September 30, 2011

Emmaus Walk / Debra Tomaselli

Jesus’ words help us see a miracle even when it’s hard to see

Debra TomaselliAt age 33, my brother died of sudden kidney failure. We prayed for a miracle, but it never came.

However, reading the Gospel of Mark (Mk 2:4-11), paraphrased below, my perspective changed.

“Try going to the left,” the Pharisee shouted.

The men carrying a stretcher paused, surveying the crowd overflowing the tiny house. It was impassable to the left, too. Their paralyzed friend was on the mat, and they were determined to get him inside where Jesus was preaching.

Everyone sought Jesus, who dispelled demons, diminished fevers and cleansed a leper. The mob consisted of religious leaders and teachers, sick and elderly, young and healthy people, including the men who brought their paralytic friend in hopes of a cure.

“We’ve got to get him to Jesus,” the man carrying the stretcher said, motioning to the crowd. He pushed forward, but there was no way through the throng.

They looked at each other. One surveyed the clay roof of the tiny house. The other nodded.

“We can do it,” he said. “Let’s get up on the roof and then we can lower him in to see Jesus.”

One man scrambled onto the roof while the other pushed the stretcher up from the ground. Others offered assistance, stabilizing the paralytic and his mat.

Finally, they dug a hole in the roof and were able to lower the sick man on his pallet inside—near Jesus.

When Jesus saw how strongly they believed that he would help, Jesus said to the sick man, “Child, your sins are forgiven” (Mk 2:5).

Disgruntled murmurs permeated the crowd. The religious leaders cast angry glances at one another.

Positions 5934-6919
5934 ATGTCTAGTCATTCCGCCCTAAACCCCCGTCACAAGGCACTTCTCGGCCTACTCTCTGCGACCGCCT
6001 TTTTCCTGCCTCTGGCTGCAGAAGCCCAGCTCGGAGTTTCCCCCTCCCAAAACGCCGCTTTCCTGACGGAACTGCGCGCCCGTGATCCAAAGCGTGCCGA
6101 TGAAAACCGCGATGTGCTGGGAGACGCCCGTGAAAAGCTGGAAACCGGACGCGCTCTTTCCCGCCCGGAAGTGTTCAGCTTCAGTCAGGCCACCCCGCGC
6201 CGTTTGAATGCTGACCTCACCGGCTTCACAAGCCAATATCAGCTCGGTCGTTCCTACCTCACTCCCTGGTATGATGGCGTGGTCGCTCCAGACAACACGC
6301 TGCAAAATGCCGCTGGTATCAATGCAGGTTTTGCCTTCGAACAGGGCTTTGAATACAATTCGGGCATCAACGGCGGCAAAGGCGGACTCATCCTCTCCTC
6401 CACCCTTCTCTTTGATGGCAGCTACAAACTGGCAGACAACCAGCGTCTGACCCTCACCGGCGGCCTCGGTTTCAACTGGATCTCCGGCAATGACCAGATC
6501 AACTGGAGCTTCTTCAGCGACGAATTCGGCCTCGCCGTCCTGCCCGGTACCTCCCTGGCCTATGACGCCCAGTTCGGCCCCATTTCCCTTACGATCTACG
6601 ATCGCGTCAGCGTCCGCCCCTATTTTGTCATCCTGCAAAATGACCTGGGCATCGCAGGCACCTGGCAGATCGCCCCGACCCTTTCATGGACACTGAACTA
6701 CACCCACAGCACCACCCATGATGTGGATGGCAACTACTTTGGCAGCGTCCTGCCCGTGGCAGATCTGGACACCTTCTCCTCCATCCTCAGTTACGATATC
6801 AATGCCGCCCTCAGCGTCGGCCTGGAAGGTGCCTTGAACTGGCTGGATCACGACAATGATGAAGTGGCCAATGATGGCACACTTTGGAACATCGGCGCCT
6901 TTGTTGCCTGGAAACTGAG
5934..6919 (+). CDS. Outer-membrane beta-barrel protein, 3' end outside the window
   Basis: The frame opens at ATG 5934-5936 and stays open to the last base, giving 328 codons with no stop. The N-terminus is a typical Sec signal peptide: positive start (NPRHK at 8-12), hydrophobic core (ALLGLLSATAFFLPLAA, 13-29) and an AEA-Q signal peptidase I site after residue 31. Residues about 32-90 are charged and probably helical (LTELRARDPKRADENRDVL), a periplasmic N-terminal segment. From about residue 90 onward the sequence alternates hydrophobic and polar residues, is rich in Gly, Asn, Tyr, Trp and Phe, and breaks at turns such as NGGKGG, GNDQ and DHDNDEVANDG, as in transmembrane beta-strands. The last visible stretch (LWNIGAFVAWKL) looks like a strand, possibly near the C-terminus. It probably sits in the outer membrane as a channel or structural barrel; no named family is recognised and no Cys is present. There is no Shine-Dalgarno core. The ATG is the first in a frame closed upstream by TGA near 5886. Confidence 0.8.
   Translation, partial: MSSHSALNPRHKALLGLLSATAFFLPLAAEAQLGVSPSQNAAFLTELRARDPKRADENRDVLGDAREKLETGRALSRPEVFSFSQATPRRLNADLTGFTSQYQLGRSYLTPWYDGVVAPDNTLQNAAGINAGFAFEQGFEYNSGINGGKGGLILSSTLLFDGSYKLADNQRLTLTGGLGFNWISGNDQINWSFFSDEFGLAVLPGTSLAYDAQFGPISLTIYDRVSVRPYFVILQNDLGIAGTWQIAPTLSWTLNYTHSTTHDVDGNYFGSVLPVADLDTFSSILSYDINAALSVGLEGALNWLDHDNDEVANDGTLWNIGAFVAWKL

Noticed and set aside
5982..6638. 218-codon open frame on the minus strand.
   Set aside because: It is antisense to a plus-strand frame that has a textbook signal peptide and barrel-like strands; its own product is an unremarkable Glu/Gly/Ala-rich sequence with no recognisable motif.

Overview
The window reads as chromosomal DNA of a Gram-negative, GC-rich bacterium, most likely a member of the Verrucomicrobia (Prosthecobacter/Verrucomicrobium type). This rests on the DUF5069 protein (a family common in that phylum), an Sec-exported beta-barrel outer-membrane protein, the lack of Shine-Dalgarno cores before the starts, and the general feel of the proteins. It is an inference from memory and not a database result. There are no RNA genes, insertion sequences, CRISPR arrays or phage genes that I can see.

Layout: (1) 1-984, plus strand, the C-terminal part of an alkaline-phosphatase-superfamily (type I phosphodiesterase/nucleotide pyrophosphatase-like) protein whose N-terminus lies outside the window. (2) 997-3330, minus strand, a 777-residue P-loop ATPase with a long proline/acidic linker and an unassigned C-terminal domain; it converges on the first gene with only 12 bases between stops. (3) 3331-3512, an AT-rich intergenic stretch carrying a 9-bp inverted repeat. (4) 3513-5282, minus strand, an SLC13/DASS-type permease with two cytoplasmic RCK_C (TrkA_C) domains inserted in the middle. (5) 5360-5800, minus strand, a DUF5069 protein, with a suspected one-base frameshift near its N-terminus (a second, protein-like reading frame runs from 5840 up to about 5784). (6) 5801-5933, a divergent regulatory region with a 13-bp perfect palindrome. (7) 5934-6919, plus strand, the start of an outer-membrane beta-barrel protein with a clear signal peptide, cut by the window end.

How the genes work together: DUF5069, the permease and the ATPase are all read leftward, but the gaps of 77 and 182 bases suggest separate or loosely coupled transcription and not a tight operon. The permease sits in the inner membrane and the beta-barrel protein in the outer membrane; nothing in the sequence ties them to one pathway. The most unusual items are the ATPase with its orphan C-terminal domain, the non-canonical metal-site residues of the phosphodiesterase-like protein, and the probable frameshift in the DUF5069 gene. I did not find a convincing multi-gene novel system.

“Who does this guy think he is?” they mumbled. “Only God can forgive sins.”

I can only imagine the feelings of the people who struggled to get their friend in front of Jesus. They battled the crowds, lifted the paralytic, labored to dig the hole, and lowered him into the room, and now this? “Your sins are forgiven?”

Where was the healing? Why wasn’t he walking? Had they wasted their efforts?

I have been there. When my brother lay dying of kidney failure, I prayed for his healing. I asked Jesus to be with him. I interceded on his behalf. Yet, while Jim was still connected to IV needles and tubes, pumps and monitors, he succumbed to the dreaded disease.

Where was God? Where was the healing?

I found the answer in Jesus’ response to the crowd surrounding the paralytic. His words resonate today. He points to the real miracle. Listen again, as I paraphrase Mark 2:9-11.

Why does this bother you? I, the Messiah, have the authority on Earth to forgive sins. But talk is cheap. Anybody could say that. So I’ll prove it to you by healing this man.

Then he ordered the man to get up and go home, and he did.

Miracles happen. They attract us to Jesus. But the physical healing simply underscores a greater gift. The ultimate healing is the forgiveness of sins. That’s what Jesus first offered. That’s what Jesus is all about.

My brother didn’t pick up his mat from that hospital room and go home. At least not in the way I expected.

And yet, he did go home—to God.

(Debra Tomaselli lives in Altamonte Springs, Fla. Her column appears in several diocesan newspapers. Her e-mail address is

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